Post by KeithL on May 15, 2020 12:33:49 GMT -5
I'm with you.... right up until that last part.
It is almost never a good idea to use a Fast Blow fuse where a Slow Blow fuse has been specified.
Unless the device you have shipped with a Fast Blow fuse then you should NEVER use one with an amplifier (or anything else that includes a power supply).
(If you do, there is a very good chance that the Fast Blow fuse will blow... EVEN IF NOTHING IS WRONG.)
Most power supplies draw a significant surge of current for a split second when they first power on.
This is known as "inrush current" (and even devices that include "inrush limiters" tend to draw some inrush current - although perhaps less than otherwise).
Because Fast Blow fuses are NOT designed with this in mind they will tend to blow when that inrush current hits them.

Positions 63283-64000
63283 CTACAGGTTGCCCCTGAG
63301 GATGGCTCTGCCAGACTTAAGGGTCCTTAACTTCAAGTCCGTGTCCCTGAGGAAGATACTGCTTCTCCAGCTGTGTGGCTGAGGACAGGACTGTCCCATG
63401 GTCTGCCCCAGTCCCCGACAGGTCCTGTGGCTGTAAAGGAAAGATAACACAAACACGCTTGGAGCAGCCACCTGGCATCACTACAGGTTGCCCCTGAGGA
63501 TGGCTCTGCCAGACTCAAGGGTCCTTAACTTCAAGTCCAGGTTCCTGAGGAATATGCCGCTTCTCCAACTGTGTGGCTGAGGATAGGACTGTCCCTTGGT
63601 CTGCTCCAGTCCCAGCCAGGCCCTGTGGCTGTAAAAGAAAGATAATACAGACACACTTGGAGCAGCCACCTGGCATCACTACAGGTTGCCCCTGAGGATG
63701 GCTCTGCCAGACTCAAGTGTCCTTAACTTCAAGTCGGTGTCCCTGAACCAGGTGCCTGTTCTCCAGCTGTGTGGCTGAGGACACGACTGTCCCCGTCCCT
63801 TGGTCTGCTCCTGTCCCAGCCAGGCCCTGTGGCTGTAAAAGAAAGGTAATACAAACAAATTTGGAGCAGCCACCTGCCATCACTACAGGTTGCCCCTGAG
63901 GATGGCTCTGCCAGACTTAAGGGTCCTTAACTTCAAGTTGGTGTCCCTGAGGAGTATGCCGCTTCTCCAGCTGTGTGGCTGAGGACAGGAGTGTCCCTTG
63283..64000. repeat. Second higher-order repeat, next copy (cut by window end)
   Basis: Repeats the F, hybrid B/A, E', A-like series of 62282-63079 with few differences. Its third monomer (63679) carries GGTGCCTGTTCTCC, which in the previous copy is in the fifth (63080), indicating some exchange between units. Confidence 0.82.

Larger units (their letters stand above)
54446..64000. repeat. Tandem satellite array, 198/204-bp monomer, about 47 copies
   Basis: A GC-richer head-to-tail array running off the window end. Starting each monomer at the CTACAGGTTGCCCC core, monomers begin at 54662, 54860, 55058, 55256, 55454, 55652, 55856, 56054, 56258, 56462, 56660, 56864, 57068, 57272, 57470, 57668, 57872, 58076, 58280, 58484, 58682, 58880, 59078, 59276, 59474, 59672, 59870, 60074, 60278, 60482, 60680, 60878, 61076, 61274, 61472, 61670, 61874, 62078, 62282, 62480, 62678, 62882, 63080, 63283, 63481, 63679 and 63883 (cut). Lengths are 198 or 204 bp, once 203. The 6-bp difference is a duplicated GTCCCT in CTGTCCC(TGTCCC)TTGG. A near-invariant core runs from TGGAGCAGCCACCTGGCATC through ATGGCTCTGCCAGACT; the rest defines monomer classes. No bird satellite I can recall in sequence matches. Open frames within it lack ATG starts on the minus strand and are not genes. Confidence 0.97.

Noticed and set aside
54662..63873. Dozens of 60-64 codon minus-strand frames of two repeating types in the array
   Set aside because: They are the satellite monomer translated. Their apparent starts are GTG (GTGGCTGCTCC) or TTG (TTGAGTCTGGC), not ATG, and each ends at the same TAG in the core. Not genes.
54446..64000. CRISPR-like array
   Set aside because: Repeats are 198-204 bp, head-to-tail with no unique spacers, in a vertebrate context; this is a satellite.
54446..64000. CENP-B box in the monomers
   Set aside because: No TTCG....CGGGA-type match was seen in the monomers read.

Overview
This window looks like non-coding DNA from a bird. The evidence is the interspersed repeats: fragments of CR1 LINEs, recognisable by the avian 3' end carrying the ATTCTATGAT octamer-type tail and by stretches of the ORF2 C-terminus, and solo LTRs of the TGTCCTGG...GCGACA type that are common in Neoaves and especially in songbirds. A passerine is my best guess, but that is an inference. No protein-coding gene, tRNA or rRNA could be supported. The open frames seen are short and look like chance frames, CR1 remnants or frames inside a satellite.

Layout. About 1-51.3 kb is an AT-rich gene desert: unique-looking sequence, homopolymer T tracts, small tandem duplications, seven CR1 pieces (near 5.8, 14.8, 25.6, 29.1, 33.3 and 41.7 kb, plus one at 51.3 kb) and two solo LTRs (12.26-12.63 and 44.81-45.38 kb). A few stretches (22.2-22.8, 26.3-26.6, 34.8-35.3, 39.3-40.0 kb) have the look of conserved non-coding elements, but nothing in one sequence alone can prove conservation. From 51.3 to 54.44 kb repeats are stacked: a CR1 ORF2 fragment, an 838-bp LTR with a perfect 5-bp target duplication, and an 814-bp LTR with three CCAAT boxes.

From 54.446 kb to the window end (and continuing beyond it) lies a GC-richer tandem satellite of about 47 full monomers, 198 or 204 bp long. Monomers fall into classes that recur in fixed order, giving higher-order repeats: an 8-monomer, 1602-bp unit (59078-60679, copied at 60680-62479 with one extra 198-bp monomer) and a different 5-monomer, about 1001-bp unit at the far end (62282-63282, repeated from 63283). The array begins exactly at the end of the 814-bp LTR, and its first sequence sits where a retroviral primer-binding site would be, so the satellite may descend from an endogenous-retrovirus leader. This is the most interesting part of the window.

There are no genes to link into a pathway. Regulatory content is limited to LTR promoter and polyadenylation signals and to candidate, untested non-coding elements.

So, if you put a Fast Blow fuse in a device that is designed to use a Slow Blow fuse, it may well blow, even if nothing is wrong.
However, even if a Fast Blow fuse doesn't blow right away, there is a good chance that it will blow eventually, for two reasons....
First, the inrush current will vary, depending on where you are in the power cycle when the switch turns on, so sometimes there is more than at other times.
Second, Fast Blow fuses aren't designed to tolerate even brief current surges, so they may eventually actually fatigue and blow at a lower value.
(These are the reasons why Slow Blow fuses are specified in the first place.)
The only time you should EVER substitute a Fast Blow fuse for a Slow Blow fuse is if you are performing certain sorts of diagnostics....
(And, yes, in certain situations Fast Blow fuses ARE appropriate, and, in those situations, they will be specified.)